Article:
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Illnesses Prompt Federal Recall of ConAgra Beef

Food: Sixteen confirmed cases of E. coli infection are linked to a plant in Colorado. The 19 million pounds of meat was shipped to 21 states.


WASHINGTON — Agriculture officials announced a massive recall of nearly 19 million pounds of beef on Friday, saying the meat was linked to 22 confirmed or suspected E. coli infections in six states, including at least one case in Los Angeles County.

The voluntary recall, the second largest ever of ground beef, targets meat processed at ConAgra Beef Co.'s Greeley, Colo., plant between April 12 and July 11. The meat was shipped to stores in at least 21 states, officials said.

It marks the second time in less than a month that ConAgra--one of the nation's largest food distributors--has had to recall beef because of E. coli concerns. A recall of 354,200 pounds on June 30 was due to contamination confirmed by plant inspectors on June 19 and not, at the time, linked to illnesses.

The delays between the initial discovery of E. coli contamination and the two recalls led to sharp criticism of Agriculture Department procedures and prompted changes just last week.

Agriculture Secretary Ann M. Veneman said the latest recall "is being taken as a precautionary measure to ensure the protection of public health. We are recommending that consumers and businesses who have purchased products on these specific dates should either return product to point of purchase or discard it."

Veneman and other federal officials conceded that individual consumers might have a hard time determining whether ground beef in their refrigerators and freezers was among the recalled lots because beef is often repackaged at retail outlets.

California state health officials confirmed Friday that a 32-year-old Los Angeles woman was sickened after eating contaminated ConAgra meat. The woman, said health department spokeswoman Lea Brooks, fell ill June 19 and has since recovered. She did not require hospitalization, Brooks said.

The exact source of the woman's infection has been difficult to trace, officials said, since she ate hamburger meat cooked rare on several occasions before getting sick.

And Los Angeles County health officials said they were investigating another case possibly linked to the ConAgra meat.

State and local officials said they were still trying to find out how much potentially contaminated product was shipped to California.

"We definitely want that information," Brooks said. "We are trying to determine if the product is still on the shelf [in stores and homes]. We don't know for certain where it has gone."

Some of the recalled beef was repackaged at Kroger Co. grocery stores, which include Ralphs and Food4Less outlets in Southern California. A Kroger spokesman said Friday afternoon that company officials were still working with ConAgra to determine which locations nationwide had received the potentially tainted beef.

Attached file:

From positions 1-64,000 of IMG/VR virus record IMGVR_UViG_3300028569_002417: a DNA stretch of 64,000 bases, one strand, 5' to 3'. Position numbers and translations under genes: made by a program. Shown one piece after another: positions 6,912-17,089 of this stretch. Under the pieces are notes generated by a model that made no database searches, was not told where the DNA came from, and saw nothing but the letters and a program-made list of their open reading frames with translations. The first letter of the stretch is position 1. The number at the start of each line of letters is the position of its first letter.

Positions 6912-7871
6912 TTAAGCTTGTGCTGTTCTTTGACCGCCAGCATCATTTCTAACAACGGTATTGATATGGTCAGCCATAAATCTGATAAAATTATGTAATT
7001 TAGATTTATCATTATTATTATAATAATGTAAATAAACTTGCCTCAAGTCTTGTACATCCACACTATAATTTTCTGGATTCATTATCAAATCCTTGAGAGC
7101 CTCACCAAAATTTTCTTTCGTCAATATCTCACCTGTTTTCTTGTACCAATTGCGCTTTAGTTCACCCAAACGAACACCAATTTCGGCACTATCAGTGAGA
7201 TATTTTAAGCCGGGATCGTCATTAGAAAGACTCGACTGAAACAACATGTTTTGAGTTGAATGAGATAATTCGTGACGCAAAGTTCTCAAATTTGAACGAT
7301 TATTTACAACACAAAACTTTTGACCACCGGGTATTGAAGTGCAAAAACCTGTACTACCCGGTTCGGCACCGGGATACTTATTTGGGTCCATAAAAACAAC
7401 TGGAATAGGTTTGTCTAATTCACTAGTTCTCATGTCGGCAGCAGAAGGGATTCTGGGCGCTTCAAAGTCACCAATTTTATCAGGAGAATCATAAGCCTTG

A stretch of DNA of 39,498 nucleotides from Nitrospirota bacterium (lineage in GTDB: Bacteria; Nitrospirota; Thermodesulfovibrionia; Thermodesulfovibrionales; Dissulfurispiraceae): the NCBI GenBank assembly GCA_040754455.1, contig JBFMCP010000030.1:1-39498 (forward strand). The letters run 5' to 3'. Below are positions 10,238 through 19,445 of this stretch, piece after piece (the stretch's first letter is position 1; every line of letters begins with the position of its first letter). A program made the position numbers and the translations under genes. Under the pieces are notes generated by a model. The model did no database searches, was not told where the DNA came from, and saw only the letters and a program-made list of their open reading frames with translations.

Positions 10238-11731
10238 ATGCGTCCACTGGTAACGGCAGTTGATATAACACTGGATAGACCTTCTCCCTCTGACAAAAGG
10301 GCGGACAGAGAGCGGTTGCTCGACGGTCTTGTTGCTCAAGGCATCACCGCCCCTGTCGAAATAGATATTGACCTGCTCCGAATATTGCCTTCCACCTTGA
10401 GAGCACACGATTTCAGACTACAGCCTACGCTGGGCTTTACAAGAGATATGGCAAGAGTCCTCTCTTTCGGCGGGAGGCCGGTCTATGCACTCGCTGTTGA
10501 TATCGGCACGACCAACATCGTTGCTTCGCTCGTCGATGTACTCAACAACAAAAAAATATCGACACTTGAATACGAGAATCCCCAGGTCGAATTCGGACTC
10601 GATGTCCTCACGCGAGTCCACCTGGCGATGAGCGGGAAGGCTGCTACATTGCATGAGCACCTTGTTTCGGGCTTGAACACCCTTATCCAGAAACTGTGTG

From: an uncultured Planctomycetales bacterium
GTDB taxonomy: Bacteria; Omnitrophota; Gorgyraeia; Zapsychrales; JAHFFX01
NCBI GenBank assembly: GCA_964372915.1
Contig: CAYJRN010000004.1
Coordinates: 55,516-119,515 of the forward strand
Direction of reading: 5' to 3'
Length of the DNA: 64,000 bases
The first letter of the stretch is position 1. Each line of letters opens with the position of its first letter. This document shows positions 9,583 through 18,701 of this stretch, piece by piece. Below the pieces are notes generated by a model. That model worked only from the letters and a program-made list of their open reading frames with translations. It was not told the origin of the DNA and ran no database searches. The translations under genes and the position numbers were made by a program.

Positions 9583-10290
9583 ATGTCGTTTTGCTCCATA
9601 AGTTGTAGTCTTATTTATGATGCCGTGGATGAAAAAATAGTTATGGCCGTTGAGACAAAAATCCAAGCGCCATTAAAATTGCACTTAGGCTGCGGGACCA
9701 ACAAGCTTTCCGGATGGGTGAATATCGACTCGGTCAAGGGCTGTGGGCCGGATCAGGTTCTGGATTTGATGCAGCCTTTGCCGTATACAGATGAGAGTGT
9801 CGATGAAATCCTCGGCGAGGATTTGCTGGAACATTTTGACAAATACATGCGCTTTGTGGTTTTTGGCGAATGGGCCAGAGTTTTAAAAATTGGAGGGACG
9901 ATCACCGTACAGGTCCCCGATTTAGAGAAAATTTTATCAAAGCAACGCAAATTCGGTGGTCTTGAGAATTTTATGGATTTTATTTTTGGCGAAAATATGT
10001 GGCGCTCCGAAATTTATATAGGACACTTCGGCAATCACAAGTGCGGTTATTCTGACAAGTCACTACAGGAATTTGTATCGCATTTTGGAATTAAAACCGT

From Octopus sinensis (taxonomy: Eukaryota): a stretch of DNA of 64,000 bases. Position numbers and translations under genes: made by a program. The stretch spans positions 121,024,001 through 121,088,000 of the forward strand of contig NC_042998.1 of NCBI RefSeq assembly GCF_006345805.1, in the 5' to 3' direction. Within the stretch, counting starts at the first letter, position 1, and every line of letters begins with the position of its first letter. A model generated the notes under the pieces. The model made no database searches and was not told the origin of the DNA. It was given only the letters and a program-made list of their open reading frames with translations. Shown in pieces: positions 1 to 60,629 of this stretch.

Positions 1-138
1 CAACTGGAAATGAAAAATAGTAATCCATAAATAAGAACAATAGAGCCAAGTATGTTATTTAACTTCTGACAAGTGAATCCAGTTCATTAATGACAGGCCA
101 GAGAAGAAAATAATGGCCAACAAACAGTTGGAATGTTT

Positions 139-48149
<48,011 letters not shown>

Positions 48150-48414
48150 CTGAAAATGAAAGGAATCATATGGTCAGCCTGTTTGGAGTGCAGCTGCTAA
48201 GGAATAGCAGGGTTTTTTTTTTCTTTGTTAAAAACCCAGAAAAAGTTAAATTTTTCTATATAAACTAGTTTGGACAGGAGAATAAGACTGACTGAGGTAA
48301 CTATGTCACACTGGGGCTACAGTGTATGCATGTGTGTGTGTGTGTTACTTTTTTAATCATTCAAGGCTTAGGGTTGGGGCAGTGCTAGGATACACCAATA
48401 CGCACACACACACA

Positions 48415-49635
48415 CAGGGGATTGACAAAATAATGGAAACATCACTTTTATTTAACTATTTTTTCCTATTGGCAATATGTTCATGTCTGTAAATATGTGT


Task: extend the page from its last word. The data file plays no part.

"There is a lesson here," said Dr. Jonathan Fielding, Los Angeles County's public health director. "Cook your hamburger well-done, refrigerate or freeze your meat soon after buying it and always wash your hands thoroughly with warm, soapy water both before and after handling raw food."

USDA officials on Friday made available on their Web site ( an extensive list of lot numbers and also advised consumers with questions about the recall to call (866) 849-7438.

E. coli is a potentially deadly bacterium that often causes severe stomach cramps and bloody diarrhea. It can be spread to meat during the butchering process from cattle feces or be transmitted through contaminated water. Meat containing E. coli does not look or smell bad, officials said.

Most at risk from E. coli bacteria are children, the elderly and anyone whose immune system is suppressed. About 73,000 people fall ill from E. coli each year and 60 die, according to CDC statistics.

ConAgra officials agreed to expand the recall Friday after officials with the Centers for Disease Control and Prevention determined that the E. coli strain found at the plant was directly linked to 16 confirmed cases of illness in Colorado and six suspected cases in California, Michigan, South Dakota, Washington and Wyoming. Of the CDC-confirmed cases, five patients, including four children, required hospitalization.

Investigators at the Atlanta-based CDC began tracking the strain of E. coli discovered at the ConAgra plant after being informed July 8 by Colorado state health officials of a cluster of infections there.

Although Agriculture officials confirmed the presence of E. coli contamination at the ConAgra plant on June 19--following completion of tests on a sample taken five days earlier--the company was not informed of the finding until 10 days later.

On July 15, Linda Swacina, acting administrator for the Food Safety and Inspection Service, said it was "deeply troubling" that Colorado residents had gotten sick from consuming contaminated meat despite the "rigorous system of meat and poultry inspection."

In response, Swacina said, her division "sent an investigation team to the ConAgra plant in Colorado and has implemented a new policy to more quickly trace back tainted meat."

Veneman said Friday the Agriculture Department was continuing to investigate what had gone wrong at ConAgra's meat processing plant.

"Our goal is to determine what happened and to ensure the public health and safety," she said.

"And we will continue to act swiftly and responsibly to ensure a safe and wholesome food supply for consumers."

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